Advocacy for Youth Aging Out of Foster Care
Adolescents Confronting Transition (ACT) Project
This project is funded by generous grants from The Robin Hood Foundation and the Pinkerton Foundation
Adolescents who are preparing to age out of the foster care system face countless obstacles to success. These young adults—or “forgotten adolescents”—are all too frequently warehoused in foster care without targeted services to help them make the crucial transition to independent adult lives. Without strong educational supports, vocational training, access to adult mentors and support, and proper permanency planning, they risk discharge to unstable living arrangements and an uncertain future of homelessness, economic instability or even incarceration.
The shortage of relevant and effective services for adolescents in foster care constitutes a profound crisis. There is a critical need for these vulnerable young adults to receive assistance in accessing the community-based support they need to succeed as independent adults and to break the cycle of poverty, homelessness and violence in their families.
The ACT Project provides legal and social work services to young people aging out of foster care, directing specialized attention advocacy and resources to this critically under-served population. Through the ACT Project, our clients achieve better education outcomes, acquire vocational and other job training, receive therapy and appropriate medical services, and get help developing meaningful connections to caring adults who can support them through this time of transition and beyond. Providing sustained and intense advocacy for these young adults can make a dramatic positive difference in their lives, helping them re-enter the community as successful, independent adults.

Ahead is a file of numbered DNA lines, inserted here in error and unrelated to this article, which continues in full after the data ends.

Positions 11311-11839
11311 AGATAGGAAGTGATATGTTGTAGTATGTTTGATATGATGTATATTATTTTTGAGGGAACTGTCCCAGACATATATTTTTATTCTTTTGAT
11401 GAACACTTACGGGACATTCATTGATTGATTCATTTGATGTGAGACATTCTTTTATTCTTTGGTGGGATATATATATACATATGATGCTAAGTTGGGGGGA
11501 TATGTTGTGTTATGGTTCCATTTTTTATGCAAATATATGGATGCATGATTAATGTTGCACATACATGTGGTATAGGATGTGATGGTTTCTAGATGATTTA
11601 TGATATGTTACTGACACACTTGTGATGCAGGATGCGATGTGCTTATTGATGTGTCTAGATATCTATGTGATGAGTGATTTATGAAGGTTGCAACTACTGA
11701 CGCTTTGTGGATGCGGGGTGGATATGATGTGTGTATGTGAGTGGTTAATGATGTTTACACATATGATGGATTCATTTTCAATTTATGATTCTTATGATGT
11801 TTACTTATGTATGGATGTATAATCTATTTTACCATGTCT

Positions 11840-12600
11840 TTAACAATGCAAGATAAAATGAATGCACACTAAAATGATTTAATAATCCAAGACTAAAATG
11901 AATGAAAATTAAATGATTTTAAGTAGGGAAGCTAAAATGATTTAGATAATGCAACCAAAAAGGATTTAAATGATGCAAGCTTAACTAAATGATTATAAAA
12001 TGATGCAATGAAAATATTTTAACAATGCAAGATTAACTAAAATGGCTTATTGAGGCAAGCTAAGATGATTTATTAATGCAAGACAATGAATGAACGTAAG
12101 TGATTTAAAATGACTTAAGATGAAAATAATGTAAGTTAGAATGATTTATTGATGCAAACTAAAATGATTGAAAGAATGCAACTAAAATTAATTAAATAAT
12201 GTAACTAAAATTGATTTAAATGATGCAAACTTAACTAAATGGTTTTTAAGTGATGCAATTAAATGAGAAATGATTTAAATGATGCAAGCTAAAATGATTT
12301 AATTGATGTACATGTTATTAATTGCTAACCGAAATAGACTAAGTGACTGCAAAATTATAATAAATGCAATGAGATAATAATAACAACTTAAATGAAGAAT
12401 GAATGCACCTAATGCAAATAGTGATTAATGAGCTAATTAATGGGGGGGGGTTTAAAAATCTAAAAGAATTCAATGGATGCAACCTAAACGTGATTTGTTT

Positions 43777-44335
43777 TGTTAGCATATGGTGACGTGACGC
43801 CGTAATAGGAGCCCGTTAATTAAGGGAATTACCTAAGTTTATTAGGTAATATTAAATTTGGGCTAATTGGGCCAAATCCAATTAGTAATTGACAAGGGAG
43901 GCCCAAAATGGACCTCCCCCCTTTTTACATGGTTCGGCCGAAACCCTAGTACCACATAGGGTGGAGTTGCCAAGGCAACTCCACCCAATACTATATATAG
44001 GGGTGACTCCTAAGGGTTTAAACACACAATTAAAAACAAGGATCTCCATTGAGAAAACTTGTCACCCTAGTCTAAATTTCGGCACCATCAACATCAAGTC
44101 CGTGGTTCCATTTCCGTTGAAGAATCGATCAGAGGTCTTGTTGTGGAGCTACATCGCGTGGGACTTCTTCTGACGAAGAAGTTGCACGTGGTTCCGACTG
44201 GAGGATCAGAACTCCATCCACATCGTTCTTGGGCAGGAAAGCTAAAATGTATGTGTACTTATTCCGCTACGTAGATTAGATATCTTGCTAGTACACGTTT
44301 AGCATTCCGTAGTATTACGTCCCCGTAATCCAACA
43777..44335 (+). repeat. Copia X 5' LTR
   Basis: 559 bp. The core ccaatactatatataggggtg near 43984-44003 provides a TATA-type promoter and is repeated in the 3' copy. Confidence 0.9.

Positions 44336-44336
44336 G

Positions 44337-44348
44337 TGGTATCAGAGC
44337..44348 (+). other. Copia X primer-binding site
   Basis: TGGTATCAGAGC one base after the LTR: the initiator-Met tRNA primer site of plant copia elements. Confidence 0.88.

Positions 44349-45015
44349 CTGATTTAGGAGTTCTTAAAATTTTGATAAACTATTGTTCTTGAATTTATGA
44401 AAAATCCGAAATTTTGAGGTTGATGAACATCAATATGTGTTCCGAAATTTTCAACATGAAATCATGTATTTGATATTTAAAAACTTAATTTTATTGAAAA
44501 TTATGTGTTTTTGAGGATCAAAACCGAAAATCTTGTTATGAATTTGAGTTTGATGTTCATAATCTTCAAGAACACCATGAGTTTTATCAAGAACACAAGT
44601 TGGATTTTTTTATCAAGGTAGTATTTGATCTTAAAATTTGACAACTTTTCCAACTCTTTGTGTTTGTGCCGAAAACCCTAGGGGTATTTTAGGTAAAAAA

The ACT Project is comprised of two attorneys (one Project Director and one Housing Advocate); three Master's-level, state-certified social workers, one of whom is the project’s Pregnant and Parenting Adolescents specialist; and two Youth Advocates (young adults who themselves were in foster care). The ACT Project works seamlessly with several of LFC’s other special projects (which focus on education, mental health, and immigration) and collaborates with outside providers (such as the Legal Aid Society, The Door and Advocates for Children) to advocate on behalf of this group of underserved young adults in foster care, whose unique needs call for representation and advocacy tailored to their complex life circumstances.
Additional ACT Project initiatives include: LFC’s Youth Advisory Board (which holds monthly meetings for 50-60 current and former foster care youth); LFC’s Threads to Impress Closet (clothing appropriate for job and school interviews and events); LFC’s Support Group for Young Mothers & Fathers and Pregnant Youth in Foster Care; and LFC’s Baby Boutique and Young Mother’s Closet (maternity and infant books and clothing).